8) Water with the hose.
9) Place a layer of leaves.
10) Place a layer of crumpled newspaper
11) Place another layer of leaves or other dried plant matter.
12) Water with the hose.
13) Place another layer of soggy cardboard.
14) Continue until the bed is about 8 inches high.
15) Pat the sides all around the bed so they slope toward the inside of the bed. Do this so you can mow around the edges of your bed if needed.
16) Mix the compost and garden soil and spread on top. You should have about 4 inches of this soil on top.
17) Water thoroughly.
18) Plant with seed and transplants that you've obtained from friends and other free sources.
Following this method, it is possible to have an 4' x 8' bed for as low as $20.00.
4. Install Water Conservation Devices.
1) ollas - You can make them yourself from unglazed flower pots. (Seal the hole in the bottom of one pot. Place the pots together rim to rim and gorilla glue them together. Place most of the olla below the surface of the soil. Water in the top hole. Keep hole covered with a piece of pottery to prevent evaporation.)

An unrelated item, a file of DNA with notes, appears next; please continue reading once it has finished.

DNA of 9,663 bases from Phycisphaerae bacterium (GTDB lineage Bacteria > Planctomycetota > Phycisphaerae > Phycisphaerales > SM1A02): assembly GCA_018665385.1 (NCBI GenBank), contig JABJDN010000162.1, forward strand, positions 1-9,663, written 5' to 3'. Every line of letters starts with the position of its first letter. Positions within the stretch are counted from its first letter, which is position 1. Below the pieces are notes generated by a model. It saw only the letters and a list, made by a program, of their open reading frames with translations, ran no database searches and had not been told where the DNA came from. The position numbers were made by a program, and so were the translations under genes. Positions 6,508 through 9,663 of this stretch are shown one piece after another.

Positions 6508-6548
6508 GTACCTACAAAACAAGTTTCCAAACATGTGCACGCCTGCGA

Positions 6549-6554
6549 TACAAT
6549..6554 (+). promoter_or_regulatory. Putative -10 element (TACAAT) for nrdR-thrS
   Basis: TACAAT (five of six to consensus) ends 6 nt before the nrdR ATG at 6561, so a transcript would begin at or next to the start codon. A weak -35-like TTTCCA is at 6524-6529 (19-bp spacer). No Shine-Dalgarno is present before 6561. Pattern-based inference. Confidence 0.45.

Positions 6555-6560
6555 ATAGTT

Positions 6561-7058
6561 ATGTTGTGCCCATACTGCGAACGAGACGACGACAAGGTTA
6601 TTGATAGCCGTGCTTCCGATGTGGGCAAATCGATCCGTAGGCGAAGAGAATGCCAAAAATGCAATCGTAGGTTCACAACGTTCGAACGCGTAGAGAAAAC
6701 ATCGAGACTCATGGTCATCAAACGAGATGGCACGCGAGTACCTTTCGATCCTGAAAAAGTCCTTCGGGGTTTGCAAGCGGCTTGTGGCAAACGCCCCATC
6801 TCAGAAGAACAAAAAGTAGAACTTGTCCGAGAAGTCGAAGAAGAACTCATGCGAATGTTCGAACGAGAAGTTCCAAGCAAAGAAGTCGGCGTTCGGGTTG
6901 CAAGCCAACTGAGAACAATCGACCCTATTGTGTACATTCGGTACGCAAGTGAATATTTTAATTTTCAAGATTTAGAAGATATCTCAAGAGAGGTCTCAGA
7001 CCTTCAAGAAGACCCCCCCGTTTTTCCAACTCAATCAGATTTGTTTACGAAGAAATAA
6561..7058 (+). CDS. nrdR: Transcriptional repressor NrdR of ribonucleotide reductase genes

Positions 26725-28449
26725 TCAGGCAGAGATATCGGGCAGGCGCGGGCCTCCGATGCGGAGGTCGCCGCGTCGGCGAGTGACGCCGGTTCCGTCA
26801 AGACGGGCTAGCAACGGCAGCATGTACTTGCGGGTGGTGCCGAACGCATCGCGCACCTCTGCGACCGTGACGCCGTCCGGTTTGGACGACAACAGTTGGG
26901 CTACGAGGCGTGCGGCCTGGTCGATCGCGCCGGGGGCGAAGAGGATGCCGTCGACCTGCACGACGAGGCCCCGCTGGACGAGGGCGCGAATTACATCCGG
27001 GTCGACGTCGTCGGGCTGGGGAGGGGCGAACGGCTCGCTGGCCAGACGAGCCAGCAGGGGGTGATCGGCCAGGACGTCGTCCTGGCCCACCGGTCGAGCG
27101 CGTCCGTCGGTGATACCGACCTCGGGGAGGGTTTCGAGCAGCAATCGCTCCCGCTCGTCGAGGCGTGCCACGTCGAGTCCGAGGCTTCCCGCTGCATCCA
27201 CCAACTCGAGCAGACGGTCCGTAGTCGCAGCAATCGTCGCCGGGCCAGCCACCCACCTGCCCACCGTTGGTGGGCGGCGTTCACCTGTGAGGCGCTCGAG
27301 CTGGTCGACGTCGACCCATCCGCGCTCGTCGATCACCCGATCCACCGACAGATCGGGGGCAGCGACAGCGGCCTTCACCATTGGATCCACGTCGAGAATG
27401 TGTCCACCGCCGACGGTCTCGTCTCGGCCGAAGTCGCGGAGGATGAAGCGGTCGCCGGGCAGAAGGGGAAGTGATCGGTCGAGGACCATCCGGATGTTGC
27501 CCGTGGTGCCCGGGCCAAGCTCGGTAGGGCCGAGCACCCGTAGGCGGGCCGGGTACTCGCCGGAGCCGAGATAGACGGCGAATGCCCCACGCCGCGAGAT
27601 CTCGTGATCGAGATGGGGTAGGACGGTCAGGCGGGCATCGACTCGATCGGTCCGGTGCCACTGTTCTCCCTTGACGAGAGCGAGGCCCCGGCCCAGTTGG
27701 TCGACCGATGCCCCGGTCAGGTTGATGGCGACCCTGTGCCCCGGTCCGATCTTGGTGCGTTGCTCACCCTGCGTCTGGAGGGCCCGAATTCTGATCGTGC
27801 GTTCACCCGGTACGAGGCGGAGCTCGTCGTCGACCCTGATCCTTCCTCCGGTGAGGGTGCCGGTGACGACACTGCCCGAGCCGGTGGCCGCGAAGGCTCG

2) feeding baskets - Fashion a cylinder from chicken wire. The cylinder should be approximately twice the height of the soil in the bed. Reinforce the sides of the wire with bamboo sticks. Place the cylinder into the soil so that its bottom is resting on the bottom of the bed. Place wet soggy cardboard in the bottom of the basket. Then put vegetable scraps from your kitchen on top of the cardboard. Water thoroughly. Place crumpled newspaper on top of the vegetable scraps to mask odor. Water the feeding baskets and add vegetable scraps and newspaper at least once a week. This will nourish your garden and will reduce the need for water.
3) Insert soggy wet cardboard into the soil around the plants twice a week during the heat of the summer. Soggy wet cardboard can also be used or mulch on top of the soil around the plants.
4) Once plants have started, be sure to mulch your garden well to prevent the soil from drying out. Soil is a living thing teaming with microbes that require moisture .